Donald Trump’s decision to repudiate the Joint Comprehensive Plan of Action agreed with Iran has not only precipitated a security crisis, it will also further ratchet up tensions in world trade. Trade is a fundamental part of the deal, for Iran, but also the European Union. In just two years, EU exports to Iran increased by over 66% between 2015 and 2017, reaching just under 12 billion dollars according to UN trade data. By contrast, US exports to Iran have barely budged since the deal, and are around 2% of the value of EU exports. Renewed US sanctions will therefore hit the EU, while the US would feel little pain.
US sanctions on Iran are therefore really indirect trade sanctions on the EU, and specifically France, Germany and Italy. It is therefore unsurprising that EU ministers are exploring ways of preserving the deal, while also raising the possibility of countermeasures to any US sanctions.
The possibility of an Iran-induced cycle of trade measures and countermeasures follows hard on the heels of the trade measures that the Trump administration has implemented on steel and aluminium. They fit in with a wider narrative that the Trump administration has tried to convey – that others, including allies, are doing disproportionately well, at the expense of the US, and must therefore be coerced to the negotiating table.
What might this all mean for the rules-based international trading system that has been one of the crucial foundations of post-war peace and prosperity? An old adage in politics says “never to let a good crisis go to waste”. Can that logic be applied to the current situation?
That there is a crisis is not due primarily to the threat of sanction, the levying of tariffs by the US or retaliation by the partners. We have been here before. What stands out is the legal and institutional framing of the current tensions. The US has couched its actions in terms of security interests. This applies not just to the Iran deal, but also to its trade measures on steel and aluminium.
The importance given to security in the administration’s discourse is partly a domestic political play. It is also “heads I win, tails you lose” proposition to the international community.
Consider the tariffs on steels and aluminium. If the WTO were to rule against the US, the US is likely to claim it has overreached its jurisdiction and prejudged matters of national security. It may pick up its bat and ball and leave. Even if it did not, it would have even more reason to shun multilateralism and the rules that go with it.
If the US were to win at the WTO, that may well encourage other parties to take protectionist measures under the cover of national interest, and negotiate their application bilaterally. This is an approach the US favours, on the grounds that it plays to its strengths.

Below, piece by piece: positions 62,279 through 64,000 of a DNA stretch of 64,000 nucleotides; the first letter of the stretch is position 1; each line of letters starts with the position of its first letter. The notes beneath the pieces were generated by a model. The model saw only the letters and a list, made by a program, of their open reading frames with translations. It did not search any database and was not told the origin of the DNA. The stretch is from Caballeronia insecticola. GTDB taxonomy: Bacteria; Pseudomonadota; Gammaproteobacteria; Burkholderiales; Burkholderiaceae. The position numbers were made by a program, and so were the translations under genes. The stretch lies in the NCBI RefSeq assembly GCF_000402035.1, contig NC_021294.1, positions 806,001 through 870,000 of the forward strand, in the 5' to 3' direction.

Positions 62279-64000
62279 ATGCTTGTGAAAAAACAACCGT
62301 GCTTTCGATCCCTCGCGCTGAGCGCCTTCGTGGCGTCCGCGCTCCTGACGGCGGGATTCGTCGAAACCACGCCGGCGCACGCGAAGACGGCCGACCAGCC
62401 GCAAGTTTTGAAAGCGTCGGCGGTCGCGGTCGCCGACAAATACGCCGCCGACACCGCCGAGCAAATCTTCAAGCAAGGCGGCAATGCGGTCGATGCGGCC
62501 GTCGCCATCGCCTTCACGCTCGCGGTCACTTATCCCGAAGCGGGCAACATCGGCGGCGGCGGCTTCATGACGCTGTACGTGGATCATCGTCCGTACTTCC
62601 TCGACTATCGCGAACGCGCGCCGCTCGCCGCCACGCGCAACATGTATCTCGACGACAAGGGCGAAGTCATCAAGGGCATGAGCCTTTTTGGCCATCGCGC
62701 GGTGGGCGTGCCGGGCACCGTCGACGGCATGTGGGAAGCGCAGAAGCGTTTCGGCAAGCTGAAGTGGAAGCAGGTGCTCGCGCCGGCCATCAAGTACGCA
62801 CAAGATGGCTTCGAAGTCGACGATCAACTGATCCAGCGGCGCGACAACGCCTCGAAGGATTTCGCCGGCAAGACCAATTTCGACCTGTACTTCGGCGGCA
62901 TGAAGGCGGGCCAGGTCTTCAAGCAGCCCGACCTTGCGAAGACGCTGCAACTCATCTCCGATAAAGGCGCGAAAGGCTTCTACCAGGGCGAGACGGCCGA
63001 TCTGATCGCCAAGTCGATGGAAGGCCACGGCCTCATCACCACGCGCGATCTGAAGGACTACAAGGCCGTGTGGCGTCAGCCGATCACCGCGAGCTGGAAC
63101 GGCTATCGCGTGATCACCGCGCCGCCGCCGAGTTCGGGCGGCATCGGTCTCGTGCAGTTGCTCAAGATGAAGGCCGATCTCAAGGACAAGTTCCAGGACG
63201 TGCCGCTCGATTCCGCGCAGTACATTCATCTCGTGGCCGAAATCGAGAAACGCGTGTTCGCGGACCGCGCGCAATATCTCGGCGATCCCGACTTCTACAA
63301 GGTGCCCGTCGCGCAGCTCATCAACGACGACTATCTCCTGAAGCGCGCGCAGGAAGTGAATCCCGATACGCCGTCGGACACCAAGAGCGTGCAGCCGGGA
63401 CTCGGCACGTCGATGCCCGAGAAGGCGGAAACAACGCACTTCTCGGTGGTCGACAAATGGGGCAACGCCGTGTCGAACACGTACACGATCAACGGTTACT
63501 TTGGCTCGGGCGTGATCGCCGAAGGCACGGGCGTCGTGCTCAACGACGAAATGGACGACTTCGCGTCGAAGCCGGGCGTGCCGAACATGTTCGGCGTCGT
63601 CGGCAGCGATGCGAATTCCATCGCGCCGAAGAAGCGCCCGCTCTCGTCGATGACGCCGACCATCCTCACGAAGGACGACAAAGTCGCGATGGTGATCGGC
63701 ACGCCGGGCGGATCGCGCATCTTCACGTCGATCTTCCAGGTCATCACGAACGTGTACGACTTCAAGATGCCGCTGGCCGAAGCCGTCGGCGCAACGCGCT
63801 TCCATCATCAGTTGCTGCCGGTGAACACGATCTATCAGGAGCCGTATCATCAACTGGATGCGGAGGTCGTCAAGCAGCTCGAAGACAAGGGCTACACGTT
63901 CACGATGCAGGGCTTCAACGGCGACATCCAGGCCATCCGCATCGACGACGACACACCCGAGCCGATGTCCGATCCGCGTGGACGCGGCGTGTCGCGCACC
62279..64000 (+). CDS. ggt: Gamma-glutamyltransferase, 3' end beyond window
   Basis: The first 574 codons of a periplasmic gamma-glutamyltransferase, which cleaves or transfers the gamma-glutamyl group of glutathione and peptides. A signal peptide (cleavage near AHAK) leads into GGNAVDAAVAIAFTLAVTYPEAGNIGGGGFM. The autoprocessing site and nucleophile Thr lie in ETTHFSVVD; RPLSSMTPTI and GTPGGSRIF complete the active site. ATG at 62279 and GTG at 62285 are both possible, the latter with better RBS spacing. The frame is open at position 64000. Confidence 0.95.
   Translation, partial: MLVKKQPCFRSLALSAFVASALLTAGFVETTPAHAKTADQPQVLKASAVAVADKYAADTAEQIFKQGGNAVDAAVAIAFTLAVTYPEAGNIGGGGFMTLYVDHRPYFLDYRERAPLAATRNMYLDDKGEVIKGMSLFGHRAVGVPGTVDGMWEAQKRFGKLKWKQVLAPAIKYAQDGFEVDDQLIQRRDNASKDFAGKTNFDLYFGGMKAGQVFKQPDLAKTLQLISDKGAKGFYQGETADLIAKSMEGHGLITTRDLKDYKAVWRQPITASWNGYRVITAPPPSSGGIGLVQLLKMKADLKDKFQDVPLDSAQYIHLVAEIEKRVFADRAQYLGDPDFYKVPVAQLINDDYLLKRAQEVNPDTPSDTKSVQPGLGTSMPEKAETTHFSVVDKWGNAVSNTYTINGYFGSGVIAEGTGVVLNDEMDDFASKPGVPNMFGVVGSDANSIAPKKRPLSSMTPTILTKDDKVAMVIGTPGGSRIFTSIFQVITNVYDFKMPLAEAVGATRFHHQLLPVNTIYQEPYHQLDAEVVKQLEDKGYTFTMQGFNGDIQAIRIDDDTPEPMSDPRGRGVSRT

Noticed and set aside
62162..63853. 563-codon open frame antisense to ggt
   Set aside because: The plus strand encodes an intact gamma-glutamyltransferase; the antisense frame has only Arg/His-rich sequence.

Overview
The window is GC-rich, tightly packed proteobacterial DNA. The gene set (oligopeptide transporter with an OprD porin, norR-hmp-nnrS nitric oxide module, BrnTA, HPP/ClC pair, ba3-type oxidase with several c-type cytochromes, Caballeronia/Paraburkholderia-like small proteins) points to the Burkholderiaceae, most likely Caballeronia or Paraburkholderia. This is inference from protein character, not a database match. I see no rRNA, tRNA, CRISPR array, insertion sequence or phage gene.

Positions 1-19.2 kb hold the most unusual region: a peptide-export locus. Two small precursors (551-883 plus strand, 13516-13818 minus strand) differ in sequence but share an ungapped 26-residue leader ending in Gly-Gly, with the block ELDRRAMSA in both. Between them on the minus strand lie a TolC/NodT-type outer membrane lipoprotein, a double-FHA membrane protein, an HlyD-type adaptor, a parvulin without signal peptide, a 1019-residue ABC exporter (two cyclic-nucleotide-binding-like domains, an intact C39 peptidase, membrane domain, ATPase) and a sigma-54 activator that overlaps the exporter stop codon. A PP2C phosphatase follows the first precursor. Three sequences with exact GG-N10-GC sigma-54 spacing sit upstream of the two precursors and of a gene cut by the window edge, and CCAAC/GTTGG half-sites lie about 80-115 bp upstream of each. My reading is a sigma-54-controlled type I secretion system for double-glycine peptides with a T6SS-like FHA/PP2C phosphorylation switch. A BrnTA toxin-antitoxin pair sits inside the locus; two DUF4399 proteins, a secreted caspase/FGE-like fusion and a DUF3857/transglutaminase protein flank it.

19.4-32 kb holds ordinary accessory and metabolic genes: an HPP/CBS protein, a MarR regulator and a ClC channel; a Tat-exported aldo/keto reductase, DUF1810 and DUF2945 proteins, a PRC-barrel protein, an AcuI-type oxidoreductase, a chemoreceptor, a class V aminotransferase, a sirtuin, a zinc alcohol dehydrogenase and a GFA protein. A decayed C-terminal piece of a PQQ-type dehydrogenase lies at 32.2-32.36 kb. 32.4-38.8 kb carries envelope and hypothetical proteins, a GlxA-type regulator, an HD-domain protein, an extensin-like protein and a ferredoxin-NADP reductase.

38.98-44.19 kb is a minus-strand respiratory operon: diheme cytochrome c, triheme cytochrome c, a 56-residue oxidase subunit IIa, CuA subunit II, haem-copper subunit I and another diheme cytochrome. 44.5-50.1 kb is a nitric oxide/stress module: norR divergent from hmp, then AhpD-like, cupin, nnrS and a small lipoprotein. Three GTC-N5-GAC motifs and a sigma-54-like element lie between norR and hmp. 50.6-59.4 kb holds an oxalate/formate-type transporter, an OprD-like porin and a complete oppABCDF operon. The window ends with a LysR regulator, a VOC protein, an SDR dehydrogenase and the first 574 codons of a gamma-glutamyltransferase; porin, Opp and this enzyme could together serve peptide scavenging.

If you add to this the fact that WTO trade negotiations remain deep-frozen, and that the WTO’s dispute settlement mechanism could be weakened by a shortage of judges on its appeals body, it is easy to see how the world trading system is at its weakest since its inception in the 1940s.
Two things could turn this crisis into opportunity. The first is that the trade community needs to argue the benefits of the WTO, and open trade, from first principles. The US administration is profoundly misguided on the causes of its trade deficit. But it is correct to point out that other partners need to do more on liberalising their trade regimes, and deepen commitments on things like services and intellectual property.
However, the US is best advised to work within, not outside the system. The US’s foundational role at the GATT and the WTO reflects its awareness that helping to shape multilateral rules works much more to its advantage than trying to deal bilaterally with a multitude of partners. And as far as security is concerned, the empirical research demonstrates convincingly that increased trade reduces the risks of countries going to war. Indeed, part of the logic of the JCPOA was that it would deepen Iran’s integration into the international community via trade, and reduce the incentives and scope for hardliners in Iran to pursue a more belligerent approach.
Secondly, we need to realise that this isn’t solely a “US” or even a “Trump” crisis, and that other nations, notably larger emerging ones like China, India and Brazil, need to step up to the plate. In the early stages of the Doha Round, the then US administration floated a proposal to scrap all tariffs on industrial goods. That raised howls of protest from partners, but had they accepted that proposal, there would have been far less oxygen for the protectionist tendencies of the current US administration. Moreover, liberalisation is a win-win arrangement: it is economically beneficial, and enhances a country’s leadership credentials on trade.
Historically, developing countries have hidden behind the banner of special and differential treatment at the WTO to make shallower commitments on trade. This has been to their detriment: it has weakened domestic reforms, it has deprived them of negotiating currency, and now it has left them – and the WTO as a whole – more exposed to a protectionist upswing in advanced countries.
For its part, the EU could also revisit aspects of its trade policy. Tariffs on things like motor vehicles ( a particular sore point for the US) have little or no economic justification, and their elimination would not only reduce trade tensions, it would also be a boon to consumers.
Recent liberalising measures announced by China suggest the message about emerging countries taking leadership is getting through. A lot more of the same, from more countries, will be needed.